By Fred Ouma, Development Communications Coordinator, World Vision Uganda
“My name is Benitah. I am 9 years old. I am in primary three. We are a family of three girls: my mother, my sister and me. I am the second and the last born to my mother. My elder sister is in primary five. We survive on a single income from my mother’s small business. She is a hardworking woman who does everything in her power to ensure my sister and I live a decent life.
“I was born with fragile legs and my mother spent a lot of money on my treatment. She did everything for me within her limits. She had only dreamed to see me standing on my legs. All of her concentration was how to make me cured and ‘normal’.
Adjusting to the New "Normal"
“After a long struggle, she was advised by the doctors to accept my condition, and allow me to start school on time. I am glad she did. I think she was not wrong, as every parent should have the same desire.
“Growing up, it was quite a challenge travelling from one place to another. As accessible public transport is not available here, my family usually avoided most social activities. When we attended a gathering, people usually looked at me with curious gazes. But I didn’t care because I know who I am. I am not a stranger. It’s not my problem, but it is a problem for those who have difficulty accepting me.
“When I started school, the challenge grew even bigger. My school is near our house but the road leading up to there is very dusty with open drainage, and it gets muddy and impassable after rain.
“Our school has classroom blocks with raised verandahs and steep stairs. It was sometimes really hard for me to move between these classroom blocks several times a day. I requested our teacher to shift our classroom to one of the classroom blocks with low verandah for easy access. I am glad my request was considered because it was a need for many pupils at my school.
“I never feel that I am segregated from my friends. We attend classes and enjoy leisure time together. You may say that I can’t walk, but the reality is I can. So-called ‘normal’ people don’t need the support from their hands for walking, but everyone is somehow different. I am also different from others and I am happy with myself without any complaints to anyone.
“My mother runs a stall in the nearby Kalerwe market. Increasingly it was becoming difficult for her to carry me to and from school every morning and evening. She felt the necessity of a wheelchair for me, but it was difficult for her to manage the cost of the wheelchair.
Opening Doors With a Specialized Wheelchair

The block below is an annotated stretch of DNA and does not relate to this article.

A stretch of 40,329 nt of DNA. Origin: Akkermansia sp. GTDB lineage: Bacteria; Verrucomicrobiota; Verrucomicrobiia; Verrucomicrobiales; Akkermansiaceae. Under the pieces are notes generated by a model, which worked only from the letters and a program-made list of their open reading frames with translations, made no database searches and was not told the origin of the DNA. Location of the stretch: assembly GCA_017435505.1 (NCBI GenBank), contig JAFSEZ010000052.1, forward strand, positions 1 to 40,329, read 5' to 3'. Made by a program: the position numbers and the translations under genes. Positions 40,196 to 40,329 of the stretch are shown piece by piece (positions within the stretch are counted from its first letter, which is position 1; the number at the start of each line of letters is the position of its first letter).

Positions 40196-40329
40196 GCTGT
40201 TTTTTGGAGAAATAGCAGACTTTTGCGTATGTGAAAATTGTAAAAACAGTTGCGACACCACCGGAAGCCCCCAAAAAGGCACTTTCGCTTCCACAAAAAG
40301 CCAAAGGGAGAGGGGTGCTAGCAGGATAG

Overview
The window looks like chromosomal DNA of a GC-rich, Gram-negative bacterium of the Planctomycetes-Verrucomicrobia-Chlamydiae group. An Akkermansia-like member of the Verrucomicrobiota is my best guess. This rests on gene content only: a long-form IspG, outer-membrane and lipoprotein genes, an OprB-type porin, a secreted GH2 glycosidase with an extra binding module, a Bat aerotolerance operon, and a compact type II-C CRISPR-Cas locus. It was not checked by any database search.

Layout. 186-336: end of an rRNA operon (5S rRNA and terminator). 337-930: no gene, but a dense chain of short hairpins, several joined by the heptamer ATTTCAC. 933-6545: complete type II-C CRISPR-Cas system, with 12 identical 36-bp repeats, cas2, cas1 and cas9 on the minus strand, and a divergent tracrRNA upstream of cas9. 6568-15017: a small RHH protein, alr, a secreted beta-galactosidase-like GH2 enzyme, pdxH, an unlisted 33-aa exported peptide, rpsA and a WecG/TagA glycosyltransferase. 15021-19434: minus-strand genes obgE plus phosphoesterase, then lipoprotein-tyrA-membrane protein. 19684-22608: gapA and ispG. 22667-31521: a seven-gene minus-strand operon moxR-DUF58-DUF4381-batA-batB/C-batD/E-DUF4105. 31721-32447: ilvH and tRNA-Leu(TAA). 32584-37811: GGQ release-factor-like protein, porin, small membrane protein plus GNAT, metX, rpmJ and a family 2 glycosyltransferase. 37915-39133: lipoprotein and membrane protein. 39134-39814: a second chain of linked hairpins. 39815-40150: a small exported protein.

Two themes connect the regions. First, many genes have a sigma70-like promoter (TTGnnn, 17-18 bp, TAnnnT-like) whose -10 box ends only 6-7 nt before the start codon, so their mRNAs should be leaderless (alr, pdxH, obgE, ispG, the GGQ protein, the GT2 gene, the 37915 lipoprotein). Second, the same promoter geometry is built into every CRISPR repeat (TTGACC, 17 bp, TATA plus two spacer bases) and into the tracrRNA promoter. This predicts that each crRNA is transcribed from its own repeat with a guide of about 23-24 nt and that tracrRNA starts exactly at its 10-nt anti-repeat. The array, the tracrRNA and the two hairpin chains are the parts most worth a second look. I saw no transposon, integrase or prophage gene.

“Once my family found a wheelchair, but it was painful for me because it was for an adult. Last year, World Vision helped me get a wheelchair. Some experts from Motivation Africa fitted it for purpose and designed it to suit my needs, and gave it to me. I feel comfortable with the new one, and I know that it has been made only for me. It is easy to move around with a tray I use for writing and eating food. My handwriting has greatly improved and I no longer eat from the dirty ground like before.
Since 2015, a total of 1,096 children have benefited from this support of wheelchairs. The wheelchairs provide hope and a fresh start for children, just like Benitah. They are fit for purpose and designed to suit the tough African terrain, including urban and rural communities. All the way from Australia, World Vision ships bright and colourful wheelchairs to children who need them most. A third vital member of this partnership, Motivation Charitable Trust, trains local health centre staff to fit wheelchairs and ensure children are safe and happy.
New Movement, New Circumstances
“I used to feel sad for not being able to do what my peers were doing. Now I can literally do everything by myself. The school life is amazing. I have many friends. I can play, chat, move here and there by myself, write clearly, and my mother does not need to carry me all the time. I am not a burden to her and my friends. She now has more time to attend to her business. My friends always lend me a hand if I need a little push here and there.
“The experience of living with a disability has helped me to determine the purpose of my life. I have a dream to be a medical doctor and be able to help children who have challenges due to disabilities. I see myself as no different from other children and I believe that by studying hard I can realise my dream of becoming a medical doctor. If I can, I’ll have the opportunity to serve poor people and my mother as well. I am always sincere in my studies to achieve my desired goal. But I still believe that it depends on the will of God.
The experience of living with a disability has helped me to determine the purpose of my life. I have a dream to be a medical doctor and be able to help children who have challenges due to disabilities.
“I also want to become an advocate for the voiceless. I want all children to live a better life. I want to have accommodating toilets, schools, transport, homes, offices, etc. I want my family, teachers, classmates, and community to change their attitudes, be helpful, and be encouraging and supportive. I also want World Vision to teach our community to change their attitude and minimise barriers. A better world for all of us is possible when we all act responsibly towards each other.”